In the footsteps of Chak De India!, Vivek Agnihotri’s Dhan Dhana Dhan Goal is a fellow sports-based film (Note: For the purposes of this review I’m going to call the film Goal as I prefer not to give my fingers typing exercise.) However, it’s quite different as it is based out of the United Kingdom, deals with football and tackles issues of racism within the NRI community. It stars the sizzling pair of John Abraham and Bipasha Basu with Arshad Warsi and Boman Irani for company. Let’s hope for John’s sake that this film works after his latest, No Smoking has emerged as the biggest disaster of the year, critically and commercially.
After Chocolate (remake of Hollywood’s The Usual Suspects), Vivek Agnihotri is back this time with an original script (let’s hope) backed by leading production house UTV. High off the success of Bhool Bhulaiyaa and Jab We Met, music director Pritam is back for his umpteenth innings this year and promises another chartbusting soundtrack.
Brilliant is all I have to say for the first track of the album. Titled Billo Rani, this track embodies a festive mood with unbelievable mass appeal. It’s semi-qawwali with great beats that make for an extremely catchy listen. Expect this one to work from the word go! If the film works, this track will skyrocket unbelievably. Kudos to Javed Akhtar for writing playful yet wonderfully crafted lyrics. It’s nice to hear Anand Raj Anand after so long, but it’s Richa Sharma who hogs the limelight and is absolutely outstanding! It’s so great to see her singing songs other than the regular rhona-dhona tracks she usually does. This track exposes a totally different dimension to her voice. It comes in a Remix by DJ Amyth which forces the song to lose its Indian appeal and become peppier. It kind of loses its magic, but isn’t so bad. Goal? Without a doubt!
Why does Ishq Ka Kalma seem straight of the Bhool Bhulaiyaa soundtrack? Maybe it’s just me, but this track sung by Neeraj Shridhar just isn’t that great. It’s got a nice tune, but it just doesn’t reach the above average mark especially after such an astounding first track. The lyrics are decent but the English kind of sabotages them because it just doesn’t fit. I’m sure this one will become enjoyable with time, but for now it’s nothing more than ordinary.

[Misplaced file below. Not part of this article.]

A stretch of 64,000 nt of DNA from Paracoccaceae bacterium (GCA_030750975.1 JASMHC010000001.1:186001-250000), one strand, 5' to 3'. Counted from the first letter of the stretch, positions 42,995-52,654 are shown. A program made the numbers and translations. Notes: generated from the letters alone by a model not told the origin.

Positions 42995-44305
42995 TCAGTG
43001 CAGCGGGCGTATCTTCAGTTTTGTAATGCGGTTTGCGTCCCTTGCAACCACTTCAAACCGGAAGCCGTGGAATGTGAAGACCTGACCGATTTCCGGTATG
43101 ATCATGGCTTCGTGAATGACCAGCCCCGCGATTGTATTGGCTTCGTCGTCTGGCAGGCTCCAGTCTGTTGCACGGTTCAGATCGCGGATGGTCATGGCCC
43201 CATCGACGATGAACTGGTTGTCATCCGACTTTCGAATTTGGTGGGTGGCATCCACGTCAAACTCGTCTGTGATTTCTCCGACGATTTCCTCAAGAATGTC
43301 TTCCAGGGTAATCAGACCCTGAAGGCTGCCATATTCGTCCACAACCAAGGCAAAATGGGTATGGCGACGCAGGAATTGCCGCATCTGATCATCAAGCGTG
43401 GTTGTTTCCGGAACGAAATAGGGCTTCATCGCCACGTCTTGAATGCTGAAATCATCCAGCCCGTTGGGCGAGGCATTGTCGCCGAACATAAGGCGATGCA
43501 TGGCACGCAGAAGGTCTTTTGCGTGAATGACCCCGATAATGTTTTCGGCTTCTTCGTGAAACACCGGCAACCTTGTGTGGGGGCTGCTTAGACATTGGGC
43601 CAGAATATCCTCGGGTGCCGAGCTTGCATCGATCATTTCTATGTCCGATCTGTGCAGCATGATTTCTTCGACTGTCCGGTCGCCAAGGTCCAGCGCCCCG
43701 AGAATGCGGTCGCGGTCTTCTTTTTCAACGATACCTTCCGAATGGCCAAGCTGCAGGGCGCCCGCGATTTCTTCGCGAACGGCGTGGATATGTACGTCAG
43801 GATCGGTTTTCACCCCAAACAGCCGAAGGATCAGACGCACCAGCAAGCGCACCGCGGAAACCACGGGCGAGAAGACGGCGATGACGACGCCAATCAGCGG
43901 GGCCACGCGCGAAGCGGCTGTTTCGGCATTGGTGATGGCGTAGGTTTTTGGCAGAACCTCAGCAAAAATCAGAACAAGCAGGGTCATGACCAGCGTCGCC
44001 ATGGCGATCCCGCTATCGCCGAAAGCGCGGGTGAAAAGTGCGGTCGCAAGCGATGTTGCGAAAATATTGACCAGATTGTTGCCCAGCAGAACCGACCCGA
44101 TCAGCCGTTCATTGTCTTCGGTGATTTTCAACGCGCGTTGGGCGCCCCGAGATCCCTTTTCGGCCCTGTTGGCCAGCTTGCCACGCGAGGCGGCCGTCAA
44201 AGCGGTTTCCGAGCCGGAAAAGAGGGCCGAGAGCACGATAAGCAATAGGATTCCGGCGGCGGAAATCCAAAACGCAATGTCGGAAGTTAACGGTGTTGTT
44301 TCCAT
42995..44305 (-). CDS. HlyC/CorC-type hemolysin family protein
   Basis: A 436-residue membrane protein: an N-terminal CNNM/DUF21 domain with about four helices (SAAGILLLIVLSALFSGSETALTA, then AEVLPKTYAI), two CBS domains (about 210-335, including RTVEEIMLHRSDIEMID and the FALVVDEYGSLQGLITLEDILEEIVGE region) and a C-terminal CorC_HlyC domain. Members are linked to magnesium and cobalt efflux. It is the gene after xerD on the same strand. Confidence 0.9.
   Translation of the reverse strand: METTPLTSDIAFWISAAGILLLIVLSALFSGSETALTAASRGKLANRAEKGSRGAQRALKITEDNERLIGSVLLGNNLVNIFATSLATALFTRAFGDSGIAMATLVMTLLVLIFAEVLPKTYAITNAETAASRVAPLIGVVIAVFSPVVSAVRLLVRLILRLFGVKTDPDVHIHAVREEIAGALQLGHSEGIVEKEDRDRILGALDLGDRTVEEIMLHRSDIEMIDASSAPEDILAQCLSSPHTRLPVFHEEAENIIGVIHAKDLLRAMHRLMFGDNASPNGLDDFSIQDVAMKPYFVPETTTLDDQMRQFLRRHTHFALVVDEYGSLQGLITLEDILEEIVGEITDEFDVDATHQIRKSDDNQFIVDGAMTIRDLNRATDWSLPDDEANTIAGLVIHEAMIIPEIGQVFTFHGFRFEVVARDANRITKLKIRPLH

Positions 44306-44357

Hey Dude seems appropriate for the film as it has a competitive spirit and is quite edgy. Unfortunately it doesn’t give newcomer Devrat much to work with in terms of vocals, and it almost sounds as if he’s talking rather than singing. There isn’t much that can be said for the third track of the album as it offers nothing new but is by new means horrendous either. It should work well within the narrative.
Finally, we’re back on track! Full of spunk, spirit and pride, Halla Bol makes you feel good. There’s just something about that chorus that is so addictive that makes you want to listen to it over and over again. Instead of singer Daler Mendhi stealing the limelight, it’s actually the powerful lyrics and great beats that are the star of the show. This one definitely gives you something to cheer about!
On a far more subdued and sombre note is Tara Ru which seems completely situational. Even after a few listens, it doesn’t register much of an impact though Javed Ali sings well. The lyrics are nice but go to waste in a track that doesn’t do much for the album and isn’t a novel composition by any sorts.
In totality, Pritam’s latest work in Goal hasn’t scored in entirety and is a mixed bag if there ever was one. ‘Billo Rani’ is sure to set the charts ablaze and expect ‘Halla Bol’ to be the next sports anthem after the Chak De India title track. Apart from that, the rest of the tracks are average at best and will probably get overshadowed by the rest of the album.
Those expecting another rocking album will be horribly disappointed. However, if anything, make sure to check out the two awesome tracks of the album. Pritam might have scored a Goal, but not a particularly amazing one.